Stroud has served as a member of the EAGALA board of directors and as its treasurer since 2009. She is co-founder and vice-president of Pinnacle Ranch and serves as an equine specialist. She is also president of ESI Strategies which is a government and public relations consulting company.


She holds a bachelor of arts in political science from Roanoke College and has management experience in private, public and non-profit organizations. She is a graduate of the Kingsport Leadership Program and her professional and community service work was recognized by the Tri-Cities Business Journal as a 40 Under 40 award winner in 2008.


Stroud and her husband, Jason Dorfman, reside in Kingsport.


It is the intent of KOSBE to be the go-to organization in the Tri-Cities for small business owners and entrepreneurs who want to start or grow their businesses, by creating and developing the right tools and resources and cultivating the right partnerships. In partnership with Tennessee Small Business Development Centers (TSBDC) at ETSU, KOSBE can more effectively serve the needs of entrepreneurs and small businesses. For a complete listing of services, tools and resources, visit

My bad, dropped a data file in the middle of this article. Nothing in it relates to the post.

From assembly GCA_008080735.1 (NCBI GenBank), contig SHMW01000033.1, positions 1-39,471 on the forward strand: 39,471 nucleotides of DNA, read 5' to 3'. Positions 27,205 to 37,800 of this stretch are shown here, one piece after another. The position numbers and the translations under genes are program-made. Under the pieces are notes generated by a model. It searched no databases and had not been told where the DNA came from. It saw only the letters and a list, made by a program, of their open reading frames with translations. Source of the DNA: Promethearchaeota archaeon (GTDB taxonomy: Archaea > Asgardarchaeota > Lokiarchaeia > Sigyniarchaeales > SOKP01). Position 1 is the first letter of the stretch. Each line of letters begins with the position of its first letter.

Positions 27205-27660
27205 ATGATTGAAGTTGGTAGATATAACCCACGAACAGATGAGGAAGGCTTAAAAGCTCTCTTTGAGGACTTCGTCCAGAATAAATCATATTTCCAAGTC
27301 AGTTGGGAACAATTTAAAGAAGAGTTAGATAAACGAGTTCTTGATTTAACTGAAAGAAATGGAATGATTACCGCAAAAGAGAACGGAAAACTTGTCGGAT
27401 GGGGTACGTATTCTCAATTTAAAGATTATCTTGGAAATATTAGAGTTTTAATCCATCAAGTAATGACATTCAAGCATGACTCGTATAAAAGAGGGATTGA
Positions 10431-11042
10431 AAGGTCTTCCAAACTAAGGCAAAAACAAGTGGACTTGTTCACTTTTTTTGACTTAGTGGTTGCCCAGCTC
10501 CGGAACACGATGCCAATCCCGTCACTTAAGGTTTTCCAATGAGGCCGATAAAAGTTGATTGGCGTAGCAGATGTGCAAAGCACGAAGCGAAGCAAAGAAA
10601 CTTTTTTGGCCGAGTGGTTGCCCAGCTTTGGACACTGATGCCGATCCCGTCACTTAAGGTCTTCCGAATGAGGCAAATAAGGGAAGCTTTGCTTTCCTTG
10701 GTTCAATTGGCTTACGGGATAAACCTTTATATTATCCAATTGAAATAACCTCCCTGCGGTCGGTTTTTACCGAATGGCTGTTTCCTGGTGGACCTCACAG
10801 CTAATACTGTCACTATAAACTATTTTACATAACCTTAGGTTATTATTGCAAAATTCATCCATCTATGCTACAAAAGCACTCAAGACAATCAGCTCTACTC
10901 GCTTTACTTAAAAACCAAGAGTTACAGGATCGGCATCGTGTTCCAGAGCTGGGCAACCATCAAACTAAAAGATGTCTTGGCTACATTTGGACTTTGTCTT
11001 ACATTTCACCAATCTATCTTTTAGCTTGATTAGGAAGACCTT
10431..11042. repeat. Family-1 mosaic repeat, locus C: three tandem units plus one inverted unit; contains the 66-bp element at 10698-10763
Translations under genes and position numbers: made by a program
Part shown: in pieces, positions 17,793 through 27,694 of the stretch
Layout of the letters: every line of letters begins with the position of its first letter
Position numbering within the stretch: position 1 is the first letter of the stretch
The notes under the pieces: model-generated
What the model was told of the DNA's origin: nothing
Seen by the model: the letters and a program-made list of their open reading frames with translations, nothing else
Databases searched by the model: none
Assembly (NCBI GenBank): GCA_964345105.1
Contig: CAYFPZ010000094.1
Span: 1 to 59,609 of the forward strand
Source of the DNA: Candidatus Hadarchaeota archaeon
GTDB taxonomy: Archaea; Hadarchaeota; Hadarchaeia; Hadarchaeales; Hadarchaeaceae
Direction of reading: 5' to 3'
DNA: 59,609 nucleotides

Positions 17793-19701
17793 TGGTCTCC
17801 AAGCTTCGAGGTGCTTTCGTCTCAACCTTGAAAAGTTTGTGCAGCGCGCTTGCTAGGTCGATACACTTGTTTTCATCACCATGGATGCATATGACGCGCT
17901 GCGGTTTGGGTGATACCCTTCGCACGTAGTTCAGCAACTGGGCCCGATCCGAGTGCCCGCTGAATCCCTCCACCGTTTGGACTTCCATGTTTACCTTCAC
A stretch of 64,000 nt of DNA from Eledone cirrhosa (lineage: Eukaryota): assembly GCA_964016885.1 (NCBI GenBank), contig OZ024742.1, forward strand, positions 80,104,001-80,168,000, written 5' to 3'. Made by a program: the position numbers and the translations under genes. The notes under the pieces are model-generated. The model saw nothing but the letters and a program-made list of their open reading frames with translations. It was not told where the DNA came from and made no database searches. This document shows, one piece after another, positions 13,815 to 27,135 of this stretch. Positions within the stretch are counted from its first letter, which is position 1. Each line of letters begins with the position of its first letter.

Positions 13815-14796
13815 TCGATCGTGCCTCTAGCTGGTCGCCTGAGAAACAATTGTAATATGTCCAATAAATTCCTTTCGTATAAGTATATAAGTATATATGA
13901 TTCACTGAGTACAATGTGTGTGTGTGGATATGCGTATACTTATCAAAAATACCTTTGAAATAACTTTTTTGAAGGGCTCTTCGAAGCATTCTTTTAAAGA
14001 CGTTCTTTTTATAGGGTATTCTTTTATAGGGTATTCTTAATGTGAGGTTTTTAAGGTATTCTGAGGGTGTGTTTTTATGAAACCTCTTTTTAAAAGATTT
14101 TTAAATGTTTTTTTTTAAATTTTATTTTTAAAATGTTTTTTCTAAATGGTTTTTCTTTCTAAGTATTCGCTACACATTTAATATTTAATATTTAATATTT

The cooperative agreement between KOSBE and East Tennessee State University is partially funded by the U.S. Small Business Administration (SBA). SBA's funding is not an endorsement of any products, opinions or services. SBA funded programs are extended to the public on a non-discriminatory basis. Additional funding is provided by the Tennessee Board of Regents and the state of Tennessee.


To schedule your free confidential counseling appointment in a private setting by TSBDC-certified counselors in person, online by phone or e-mail call Marybeth McLain at (423) 392.8825 or e-mail,  


For more information about the Tennessee Small Business Development Center (TSBDC) at ETSU Kingsport Affiliate Office and your Kingsport Office of Small Business Development & Entrepreneurship (KOSBE), visit and or call (423) 392.8825. We're social too; follow us on our Facebook page, Kosbe – The Small Business Connection and on our Twitter account, @KOSBEConnection.